President Donald Trump said Monday he's in no rush to respond to a coordinated attack that hit Saudi Arabia's oil industry over the weekend.Marketsread more
The price of oil could go sharply higher, depending on the duration of the disruption at Saudi oil facilities and whether there is a military response.Powering the Futureread more
Energy stocks, one of the worst-performing sectors this year, spiked Monday after an attack on Saudi Arabia's heart of oil production Saturday sent oil prices soaring.Marketsread more
The Saudi-led military coalition battling Yemen's Houthi movement said on Monday that the attack on Saudi oil plants was carried out by Iranian weapons and did not originate...Oilread more
After a series of setbacks on the road to an initial public offering, the parent company of real estate start-up WeWork is delaying the move, sources told CNBC Monday.Technologyread more
"The United States military, with our interagency team, is working with our partners to address this unprecedented attack and defend the international rules-based order that...Politicsread more
Crude oil's spike following attacks on Saudi Arabia's energy supply has experts weighing whether or not the gains will last.ETF Edgeread more
"In the old days, the averages would've plunged on this kind of oil shock. I know because I've lived through a bunch of them, starting in 1973," Jim Cramer says.Mad Money with Jim Cramerread more
Traders in the fed funds futures market on Monday were pricing in a 34% chance that the Fed will stay put on rates.The Fedread more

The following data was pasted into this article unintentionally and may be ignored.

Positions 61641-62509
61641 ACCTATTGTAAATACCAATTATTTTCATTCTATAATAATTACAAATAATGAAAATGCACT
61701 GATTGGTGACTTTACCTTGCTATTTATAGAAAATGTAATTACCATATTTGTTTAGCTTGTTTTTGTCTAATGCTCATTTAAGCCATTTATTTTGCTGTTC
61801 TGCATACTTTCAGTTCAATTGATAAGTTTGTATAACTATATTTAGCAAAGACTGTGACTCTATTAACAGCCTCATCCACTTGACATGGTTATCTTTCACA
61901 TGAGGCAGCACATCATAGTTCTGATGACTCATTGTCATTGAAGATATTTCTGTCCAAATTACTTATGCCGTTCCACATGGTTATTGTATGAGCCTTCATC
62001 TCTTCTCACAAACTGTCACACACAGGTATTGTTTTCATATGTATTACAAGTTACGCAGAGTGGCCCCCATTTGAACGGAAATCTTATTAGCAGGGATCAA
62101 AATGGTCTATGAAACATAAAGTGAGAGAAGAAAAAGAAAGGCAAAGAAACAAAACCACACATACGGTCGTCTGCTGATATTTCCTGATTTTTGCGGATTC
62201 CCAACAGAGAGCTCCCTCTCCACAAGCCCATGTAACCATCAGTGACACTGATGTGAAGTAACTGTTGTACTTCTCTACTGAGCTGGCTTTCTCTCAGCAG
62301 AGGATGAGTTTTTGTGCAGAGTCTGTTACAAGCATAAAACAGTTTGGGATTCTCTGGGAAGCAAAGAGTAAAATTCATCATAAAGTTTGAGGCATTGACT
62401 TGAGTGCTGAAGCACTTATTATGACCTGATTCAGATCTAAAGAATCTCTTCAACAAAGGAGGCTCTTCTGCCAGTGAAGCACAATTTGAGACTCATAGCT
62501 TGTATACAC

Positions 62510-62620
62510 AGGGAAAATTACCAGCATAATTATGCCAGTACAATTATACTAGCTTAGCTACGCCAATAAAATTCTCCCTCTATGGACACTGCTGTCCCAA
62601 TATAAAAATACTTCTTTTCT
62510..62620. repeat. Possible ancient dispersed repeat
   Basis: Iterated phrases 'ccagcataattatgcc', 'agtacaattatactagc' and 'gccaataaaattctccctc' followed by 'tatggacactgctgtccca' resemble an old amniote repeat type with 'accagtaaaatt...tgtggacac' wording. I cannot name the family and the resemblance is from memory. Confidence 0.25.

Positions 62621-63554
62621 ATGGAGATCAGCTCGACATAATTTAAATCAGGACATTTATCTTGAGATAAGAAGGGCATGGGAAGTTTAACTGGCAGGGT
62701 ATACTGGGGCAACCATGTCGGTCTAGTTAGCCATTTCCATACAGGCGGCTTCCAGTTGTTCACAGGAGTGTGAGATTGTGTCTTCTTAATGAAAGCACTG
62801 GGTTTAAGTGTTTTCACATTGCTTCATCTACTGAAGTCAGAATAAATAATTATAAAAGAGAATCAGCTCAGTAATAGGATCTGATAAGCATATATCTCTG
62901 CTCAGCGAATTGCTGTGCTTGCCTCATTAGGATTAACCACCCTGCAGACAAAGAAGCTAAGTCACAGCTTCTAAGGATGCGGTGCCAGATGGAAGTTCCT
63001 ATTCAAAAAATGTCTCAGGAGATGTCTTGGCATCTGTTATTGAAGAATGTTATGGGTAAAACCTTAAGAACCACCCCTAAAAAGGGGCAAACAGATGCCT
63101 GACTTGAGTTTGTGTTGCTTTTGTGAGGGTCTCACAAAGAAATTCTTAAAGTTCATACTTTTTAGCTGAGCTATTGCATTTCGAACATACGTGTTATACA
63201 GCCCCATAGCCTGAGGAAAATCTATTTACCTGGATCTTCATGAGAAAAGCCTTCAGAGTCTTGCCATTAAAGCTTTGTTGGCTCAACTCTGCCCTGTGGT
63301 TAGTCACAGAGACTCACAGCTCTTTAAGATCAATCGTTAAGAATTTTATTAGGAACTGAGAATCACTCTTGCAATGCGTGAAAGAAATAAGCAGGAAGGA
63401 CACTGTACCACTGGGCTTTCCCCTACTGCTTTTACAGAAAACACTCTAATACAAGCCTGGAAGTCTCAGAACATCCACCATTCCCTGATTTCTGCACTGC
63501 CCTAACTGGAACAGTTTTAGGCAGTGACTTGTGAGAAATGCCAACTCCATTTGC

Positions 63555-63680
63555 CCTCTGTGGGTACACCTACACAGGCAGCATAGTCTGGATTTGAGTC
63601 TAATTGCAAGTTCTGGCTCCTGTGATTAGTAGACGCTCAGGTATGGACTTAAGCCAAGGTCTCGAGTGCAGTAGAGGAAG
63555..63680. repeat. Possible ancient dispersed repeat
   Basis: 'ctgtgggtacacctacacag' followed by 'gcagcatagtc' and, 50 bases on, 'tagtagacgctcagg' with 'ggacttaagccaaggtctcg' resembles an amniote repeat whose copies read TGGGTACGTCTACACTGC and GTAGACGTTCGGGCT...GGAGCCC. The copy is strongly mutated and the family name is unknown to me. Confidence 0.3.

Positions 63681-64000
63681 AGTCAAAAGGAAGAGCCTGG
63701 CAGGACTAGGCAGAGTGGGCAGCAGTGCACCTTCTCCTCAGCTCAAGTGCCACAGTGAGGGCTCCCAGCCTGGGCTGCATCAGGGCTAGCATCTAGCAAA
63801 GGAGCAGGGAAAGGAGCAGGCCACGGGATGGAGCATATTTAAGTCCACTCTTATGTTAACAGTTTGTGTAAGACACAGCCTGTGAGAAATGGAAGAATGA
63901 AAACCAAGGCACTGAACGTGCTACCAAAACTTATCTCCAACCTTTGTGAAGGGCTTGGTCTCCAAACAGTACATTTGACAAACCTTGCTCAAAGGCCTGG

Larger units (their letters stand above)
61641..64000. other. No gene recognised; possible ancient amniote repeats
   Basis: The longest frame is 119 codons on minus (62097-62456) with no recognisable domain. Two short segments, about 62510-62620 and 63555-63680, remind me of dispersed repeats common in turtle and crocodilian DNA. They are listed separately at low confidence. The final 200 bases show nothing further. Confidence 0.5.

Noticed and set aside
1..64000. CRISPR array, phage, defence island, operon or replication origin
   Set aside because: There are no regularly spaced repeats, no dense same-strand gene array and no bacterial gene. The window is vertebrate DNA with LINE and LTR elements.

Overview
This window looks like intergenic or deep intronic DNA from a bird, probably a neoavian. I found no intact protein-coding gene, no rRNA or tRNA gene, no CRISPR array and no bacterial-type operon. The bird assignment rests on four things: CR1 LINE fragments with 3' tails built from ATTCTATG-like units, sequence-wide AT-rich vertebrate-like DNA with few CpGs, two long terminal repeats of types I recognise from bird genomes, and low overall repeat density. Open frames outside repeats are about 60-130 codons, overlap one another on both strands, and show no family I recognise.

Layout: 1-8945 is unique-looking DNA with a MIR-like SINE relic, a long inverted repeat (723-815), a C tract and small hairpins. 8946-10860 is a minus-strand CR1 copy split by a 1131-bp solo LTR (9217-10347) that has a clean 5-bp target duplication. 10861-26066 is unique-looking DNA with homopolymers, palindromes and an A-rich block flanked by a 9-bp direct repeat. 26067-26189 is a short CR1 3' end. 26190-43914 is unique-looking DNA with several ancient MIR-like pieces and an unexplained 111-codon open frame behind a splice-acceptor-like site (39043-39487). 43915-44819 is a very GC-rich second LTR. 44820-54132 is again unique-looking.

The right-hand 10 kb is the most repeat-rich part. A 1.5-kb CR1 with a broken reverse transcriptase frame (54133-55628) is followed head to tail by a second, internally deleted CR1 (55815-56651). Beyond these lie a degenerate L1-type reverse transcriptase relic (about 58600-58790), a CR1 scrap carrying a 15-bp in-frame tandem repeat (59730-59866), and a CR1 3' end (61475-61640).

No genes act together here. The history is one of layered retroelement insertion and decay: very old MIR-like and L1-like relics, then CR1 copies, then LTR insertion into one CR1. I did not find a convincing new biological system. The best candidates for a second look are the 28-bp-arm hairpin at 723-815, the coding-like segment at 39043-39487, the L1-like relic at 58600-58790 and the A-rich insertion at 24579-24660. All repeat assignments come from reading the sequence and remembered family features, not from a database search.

The meeting comes amid months of stalled trade talks between Washington and New Delhi, resulting in both sides taking retaliatory measures.Asia Politicsread more
Gas prices could rise by about 20 cents per gallon "starting tomorrow," oil analyst Andy Lipow says Monday.Oil and Gasread more
"It does not in any way weaken the regulations we put in there for the largest banks or that were there to prevent the kind of crisis we had 10 years ago," said Frank, who co-authored the Dodd-Frank reforms after the financial crisis.
The legislation would raise the level at which banks are considered "systemically important" from $50 billion in assets to $250 billion in assets.
Frank, however, agrees that the $50 billion threshold is too low. He also called $250 billion "too high."
"Lehman Brothers, when it failed, was $750 [billion]. Well, if two or three 250 [billions] were to fail, that could be problematic," Frank said on "Closing Bell."
"I regret that they went above $125 [billion]."
His major objection to the bill has nothing to do with Dodd-Frank.
He said the new bill weakens the reporting requirement on home mortgage disclosures over alleged racial discrimination.
Frank said, "Racial discrimination continues to be a serious problem here and for that reason I wouldn't have voted for the bill."
— CNBC's Jacob Pramuk contributed to this report.